The jury in the bribery, conspiracy and perjury trial of Rep. Daniel Flood (D-Pa.) began deliberating yesterday afternoon after hearing 13 days of testimony in U.S. District Court here. After meeting about two hours, the jurors retired for the night.

Flood, 75, sat immobile and expressionless as he heard his lawyer make a final tearful plea for acquittal of "this elderly and frail man" whose actions were "from his point of view, totally innocent...."

Axel Kleiboemer, Flood's attorney, told the jury that the congressman has been accused by "the dregs," most notably Flood's former administrative assistant and chief prosecution witness Stephen B. Elko. Elko "conned my client and if you let him, he'll con you, too," Kleiboemer said in his summation.

With Elko's testimony as the center-piece, government prosecutors have portrayed a triangular relationship in which Elko, with "marching orders" from Flood, would literally market Flood's influcence as chairman of a powerful House Appropriations subcommittee. Elko allegedly would collect thousands of dollars in cash bribes from the people seeking favors and split the proceeds with Flood.

Six witnesses, including Elko, testified to making direct payments to the 16-term congressman as part of the scheme.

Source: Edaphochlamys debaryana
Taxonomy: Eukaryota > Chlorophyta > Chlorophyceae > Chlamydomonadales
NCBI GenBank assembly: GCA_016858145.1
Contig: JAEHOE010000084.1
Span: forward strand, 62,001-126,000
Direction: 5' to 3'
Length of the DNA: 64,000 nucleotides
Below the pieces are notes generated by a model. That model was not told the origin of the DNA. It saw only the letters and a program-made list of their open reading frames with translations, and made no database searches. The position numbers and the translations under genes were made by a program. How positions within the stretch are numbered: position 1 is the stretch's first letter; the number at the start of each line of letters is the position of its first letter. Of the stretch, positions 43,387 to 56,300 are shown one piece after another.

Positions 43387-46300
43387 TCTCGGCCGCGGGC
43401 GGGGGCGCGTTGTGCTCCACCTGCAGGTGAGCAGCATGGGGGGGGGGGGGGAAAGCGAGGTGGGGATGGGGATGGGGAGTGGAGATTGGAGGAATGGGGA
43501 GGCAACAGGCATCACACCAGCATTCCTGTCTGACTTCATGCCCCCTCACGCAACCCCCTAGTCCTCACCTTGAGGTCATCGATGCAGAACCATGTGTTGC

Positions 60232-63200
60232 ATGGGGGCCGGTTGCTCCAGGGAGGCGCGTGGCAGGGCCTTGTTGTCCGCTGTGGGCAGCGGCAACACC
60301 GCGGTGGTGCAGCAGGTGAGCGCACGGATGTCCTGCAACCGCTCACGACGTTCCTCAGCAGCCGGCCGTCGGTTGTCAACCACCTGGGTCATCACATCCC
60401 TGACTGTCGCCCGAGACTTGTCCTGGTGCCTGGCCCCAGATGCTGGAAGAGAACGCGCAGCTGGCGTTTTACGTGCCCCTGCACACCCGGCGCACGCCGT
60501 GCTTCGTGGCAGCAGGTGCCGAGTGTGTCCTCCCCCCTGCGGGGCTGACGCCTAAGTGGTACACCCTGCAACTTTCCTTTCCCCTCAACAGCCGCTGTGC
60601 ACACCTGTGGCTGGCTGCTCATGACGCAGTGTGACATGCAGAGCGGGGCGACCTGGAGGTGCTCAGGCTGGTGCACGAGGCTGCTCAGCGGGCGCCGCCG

Government agency officials testified to the letters and calls they got from Flood's office on behalf of the alleged bribe-payers -- among them a foundation director, a housing developer, a banker, a trade school operator anf a New York rabbi who operated government-financed socil welfare projects.

"When you look at the big picture," said prosecutor Mark Tuohey, "influence buying, influence peddling and influence selling is what every withness has testified to... The one common denominator" for all the favorseekers "was the man at the top -- Daniel Flood."

In the end, neither side in the case produced any single, overwhelmingly decisive witness. Instead both relied on the cumultive impact of dozens of witnesses.

"If transaction after transaction," Tuohey said yesterday, "we have seen money placed in the hands of Deniel Flood."

With witness after witness, defense lawyer Kleiboemer said, there have been discrepancies in dates, contradictions in testimony and large-scale grants of immunity tha taken together make the case unbelievable.

Flood is the 14th member of Congress charged with crimes during the last two yesrs.